Editing office - Geneva
Brussels, 9 April 2019The 21st EU-China Summit took place on 9 April in Brussels, providing a forum for engagement at the highest level and for advancing the relationship as regards the bilateral and multilateral agendas.President of the European Commission Jean-Claude Juncker and President of the European Council Donald Tusk represented the European Union at the Summit. The People's Republic of China was represented by Premier Li Keqiang. The EU High Representative for Foreign Affairs and Security Policy/Vice-President of the European Commission, Federica Mogherini, and European Commission Vice-President for Jobs, Growth, Investment and Competitiveness, Jyrki Katainen, also attended the Summit."In today's world, our partnership is more important than ever before. We share the same belief that working together makes the world a stronger, safer and more prosperous place", said President Jean-Claude Juncker. "As good friends, we can also be honest with each other when we need to be or when progress is slower than we would like. This honesty and a strong determination to face our challenges together have allowed us to make real progress, reflected in today's Joint Statement. But we can do a lot better. We need to find a better balance and level of reciprocity. Europe wants to trade more and invest more in China but we need rules that allow us to do so. We want to work with China, because we believe in the potential of our partnership.”The full remarks of President Juncker at the press conference following the Summit are available online. The European Union and China have issued a Joint Summit Statement.
A realistic, assertive and multi-faceted EU approach
While China's economic and political influence makes it a vital partner for the European Union, as well as vice-versa, there is a growing appreciation in Europe that the balance of challenges and opportunities presented by China has shifted. In line with last month's Joint Communication on China and the discussion among EU leaders at the March European Council discussion, the EU pursues a realistic and multi-faceted approach with a view to ensuring fair, balanced and mutually-beneficial relations. The EU will work for a more balanced economic relationship with China while at the same time pursue deeper engagement on global and multilateral issues, including reform of the World Trade Organisation.In addition to the Joint Summit Statement, which demonstrates the breadth and depth of EU-China cooperation, a number of other concrete deliverables were agreed at the Summit, including:
1- a Memorandum of Understanding on a dialogue in the area of the state aid control regime and the Fair Competition Review System;
2- an Agreement on the Terms of Reference of the EU-China Competition Policy Dialogue;
3- a Joint Statement on the Implementation of the EU-China Cooperation on Energy;
4- Terms of Reference for a Joint Study to identify the most sustainable railways-based transport corridors between Europe and China.
Preserving the international rules-based trade system and enhancing bilateral trade and investment
At the Summit, the EU and China confirmed their firm support to the rules-based, transparent, non-discriminatory, open and inclusive multilateral trading system with the World Trade Organisation (WTO) at its core. Building on the work of the joint working group on WTO reform established at last year's summit, they will intensify discussions with a view to strengthening international rules on industrial subsidies.The shared objective of equitable and mutually beneficial cooperation in bilateral trade and investment was one of the key topics discussed. The EU and China reiterated their willingness to provide each other with broader, non-discriminatory market access.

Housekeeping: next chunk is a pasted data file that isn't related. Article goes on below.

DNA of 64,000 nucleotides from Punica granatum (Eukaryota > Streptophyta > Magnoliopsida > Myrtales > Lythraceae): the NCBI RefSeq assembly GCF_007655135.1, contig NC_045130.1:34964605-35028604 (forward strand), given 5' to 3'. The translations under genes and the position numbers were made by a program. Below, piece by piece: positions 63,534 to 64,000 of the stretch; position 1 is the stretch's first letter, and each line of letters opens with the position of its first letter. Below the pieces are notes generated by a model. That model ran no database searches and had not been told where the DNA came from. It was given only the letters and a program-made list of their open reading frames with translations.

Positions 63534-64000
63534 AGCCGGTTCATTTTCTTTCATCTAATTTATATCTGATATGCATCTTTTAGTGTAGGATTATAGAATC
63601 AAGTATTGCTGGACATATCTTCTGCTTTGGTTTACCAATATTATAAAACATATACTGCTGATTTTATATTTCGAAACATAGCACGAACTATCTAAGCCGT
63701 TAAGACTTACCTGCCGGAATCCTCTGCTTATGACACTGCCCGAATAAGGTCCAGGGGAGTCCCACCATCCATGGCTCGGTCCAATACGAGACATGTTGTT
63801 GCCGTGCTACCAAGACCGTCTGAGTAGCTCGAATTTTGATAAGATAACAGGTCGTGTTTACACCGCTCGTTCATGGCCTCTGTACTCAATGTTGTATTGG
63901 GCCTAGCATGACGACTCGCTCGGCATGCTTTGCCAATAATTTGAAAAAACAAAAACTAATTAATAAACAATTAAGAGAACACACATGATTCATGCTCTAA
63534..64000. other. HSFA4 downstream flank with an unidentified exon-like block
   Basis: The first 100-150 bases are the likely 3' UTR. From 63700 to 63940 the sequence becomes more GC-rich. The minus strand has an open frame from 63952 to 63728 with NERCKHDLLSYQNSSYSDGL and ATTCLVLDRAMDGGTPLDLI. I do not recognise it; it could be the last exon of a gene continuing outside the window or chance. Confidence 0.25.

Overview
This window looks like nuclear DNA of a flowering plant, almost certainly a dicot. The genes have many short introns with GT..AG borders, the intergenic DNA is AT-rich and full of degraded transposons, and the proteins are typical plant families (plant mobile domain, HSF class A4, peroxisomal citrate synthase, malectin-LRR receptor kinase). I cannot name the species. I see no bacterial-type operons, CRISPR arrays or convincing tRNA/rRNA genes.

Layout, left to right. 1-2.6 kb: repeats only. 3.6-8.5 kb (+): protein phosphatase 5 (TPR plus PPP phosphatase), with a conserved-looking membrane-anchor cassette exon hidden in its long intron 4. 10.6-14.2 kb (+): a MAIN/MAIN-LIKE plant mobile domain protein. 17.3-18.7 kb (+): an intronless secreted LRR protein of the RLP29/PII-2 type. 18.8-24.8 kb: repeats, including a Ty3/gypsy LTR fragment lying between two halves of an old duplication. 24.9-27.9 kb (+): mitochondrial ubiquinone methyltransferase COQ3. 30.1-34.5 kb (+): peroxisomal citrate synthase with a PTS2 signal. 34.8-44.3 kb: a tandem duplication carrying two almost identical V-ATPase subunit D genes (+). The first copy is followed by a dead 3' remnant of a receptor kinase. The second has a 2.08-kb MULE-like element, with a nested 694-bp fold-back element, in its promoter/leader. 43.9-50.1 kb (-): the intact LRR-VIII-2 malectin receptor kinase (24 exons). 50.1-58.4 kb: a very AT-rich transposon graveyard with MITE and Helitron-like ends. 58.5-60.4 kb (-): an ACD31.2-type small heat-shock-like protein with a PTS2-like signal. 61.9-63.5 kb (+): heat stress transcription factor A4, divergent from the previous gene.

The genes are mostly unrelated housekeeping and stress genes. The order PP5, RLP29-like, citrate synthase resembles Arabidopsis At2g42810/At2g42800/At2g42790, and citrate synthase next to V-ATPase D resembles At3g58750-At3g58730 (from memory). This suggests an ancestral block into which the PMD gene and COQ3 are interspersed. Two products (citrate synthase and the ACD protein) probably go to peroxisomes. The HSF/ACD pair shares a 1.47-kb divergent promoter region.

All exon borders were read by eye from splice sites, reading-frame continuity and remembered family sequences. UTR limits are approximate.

With this in mind, the parties will work expeditiously on a number of key market access barriers ahead of the next EU-China Summit.Progress was also made on the ongoing Investment Agreement negotiations, a top priority for maintaining an open, predictable, fair and transparent business environment for European and Chinese investors. The Leaders committed to achieving decisive progress to conclude the negotiations in 2020. In this regard, they also established a political mechanism to continuously monitor the progress in the negotiations.
With a provisional agreement reached on the text of the agreement on Geographical Indications (GIs) and on the protection for the majority of GI names, Leaders committed to work together to resolve the remaining issues to conclude the negotiations in 2019. The EU and China agreed that steel overcapacity remains a global challenge that requires collective responses. To this end, the EU and China will maintain communication in the Global Forum on Steel Excess Capacity, ahead of a substantive report by June 2019.The EU and China have signed a Memorandum of Understanding on a dialogue in the area of the State Aid Control and the Fair Competition Review, reconfirming a Memorandum of Understanding signed in 2017.
The State aid dialogue is a mechanism of consultation, cooperation and transparency between China and the EU in the field of State aid control. This dialogue will further the EU and China's mutual interest and joint work to promote fair global competition. It is also part of the Commission's broader strategy to address the distortion that national subsidies policies put on a global level playing field where companies can compete on their merits. The Agreement on the Terms of Reference of the EU-China Competition Policy Dialogue, also agreed today, will replace two earlier documents signed by the EU and China in order to facilitate requests to investigate alleged anti-competitive behaviour.
The Agreement acknowledges that the EU and China share a common interest to minimise any potentially adverse effects of enforcement activities on each other's interests.